the International Air Transport Association (IATA) said on Tuesday that global airlines could report losses summing up to $118.5 billion this year as the aviation industry battle headwinds from the coronavirus pandemic and fast diminishing revenue from lower passenger traffic occasioned by lockdown.
The association forecasted $84.3 billion in net loss for 2020 in June, meaning the outlook for this year had deteriorated by 41 per cent or $34.2 billion within five months, data from the IATA website showed.
A net loss of $38.7 billion is anticipated next year, with the new revised outlook for 2021 worse than the June estimate of $15.8 billion by 145 per cent.
“African airlines have also received little government support and there have been a number of failures.
“The relative lack of cold chain facilities in the region may delay the distribution of vaccines and this region is expected to experience a delayed recovery in financial performance,” IATA said.
It envisaged that recovery would come at a swifter pace in the second half of 2021 unlike the period from January to June, when growth would be sluggish.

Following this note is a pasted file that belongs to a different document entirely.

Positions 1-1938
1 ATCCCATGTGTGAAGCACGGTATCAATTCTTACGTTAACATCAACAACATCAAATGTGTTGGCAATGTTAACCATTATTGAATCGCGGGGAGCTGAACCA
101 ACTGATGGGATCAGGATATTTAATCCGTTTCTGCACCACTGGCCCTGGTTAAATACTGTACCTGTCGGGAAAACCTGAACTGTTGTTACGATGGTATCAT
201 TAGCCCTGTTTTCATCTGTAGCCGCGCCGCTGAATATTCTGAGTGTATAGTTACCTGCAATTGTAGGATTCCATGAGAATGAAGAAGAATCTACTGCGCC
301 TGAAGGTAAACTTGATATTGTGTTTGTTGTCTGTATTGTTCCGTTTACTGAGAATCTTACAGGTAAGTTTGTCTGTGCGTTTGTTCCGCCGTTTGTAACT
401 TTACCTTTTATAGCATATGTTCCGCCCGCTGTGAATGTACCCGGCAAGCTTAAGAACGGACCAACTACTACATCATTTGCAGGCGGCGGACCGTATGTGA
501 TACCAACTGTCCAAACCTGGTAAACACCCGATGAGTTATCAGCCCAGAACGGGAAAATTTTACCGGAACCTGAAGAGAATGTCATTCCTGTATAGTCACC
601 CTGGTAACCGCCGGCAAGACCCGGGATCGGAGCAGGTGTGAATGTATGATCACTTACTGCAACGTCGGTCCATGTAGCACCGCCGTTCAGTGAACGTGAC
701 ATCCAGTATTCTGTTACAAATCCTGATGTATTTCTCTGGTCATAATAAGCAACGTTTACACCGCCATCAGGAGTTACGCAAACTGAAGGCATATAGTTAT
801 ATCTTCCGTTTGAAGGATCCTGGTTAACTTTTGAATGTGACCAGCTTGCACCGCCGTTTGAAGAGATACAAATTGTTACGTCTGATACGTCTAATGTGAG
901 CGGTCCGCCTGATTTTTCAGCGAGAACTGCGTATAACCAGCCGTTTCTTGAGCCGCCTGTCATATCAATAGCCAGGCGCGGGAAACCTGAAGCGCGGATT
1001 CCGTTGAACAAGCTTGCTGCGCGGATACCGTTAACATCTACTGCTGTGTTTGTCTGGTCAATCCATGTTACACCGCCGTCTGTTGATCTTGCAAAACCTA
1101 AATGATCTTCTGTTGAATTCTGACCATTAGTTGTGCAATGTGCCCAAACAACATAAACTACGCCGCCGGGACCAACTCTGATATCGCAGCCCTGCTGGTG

The group prescribed cost-cutting measures to boost demand, expressing optimism that COVID-19 vaccine or border reopening would transform the sector.
“This crisis is devastating and unrelenting. Airlines have cut costs by 45.8 per cent, but revenues are down 60.9 per cent.
“The result is that airlines will lose $66 for every passenger carried this year for a total net loss of $118.5bn. This loss will be reduced sharply by $80bn in 2021,” said Alexandre de Juniac, IATA’s director general and CEO.
“The prospect of losing $38.7bn next year is nothing to celebrate. We need to get borders safely re-opened without quarantine so that people will fly again. And with airlines expected to bleed cash at least until the fourth quarter of 2021 there is no time to lose.”
Passenger traffic is predicted to slump by 1.8 billion, 60.5 per cent weaker than that of 2019 and down to the level it was 17 years ago in 2003.
And passenger revenue is to dive to $191 billion, a third lower than the $612 billion reported in 2019.
The pandemic outbreak has cost the local airline industry $1 billion and the Nigerian economy $800 billion, said Musa Nuhu, director general of the Nigerian Civil Aviation Authority.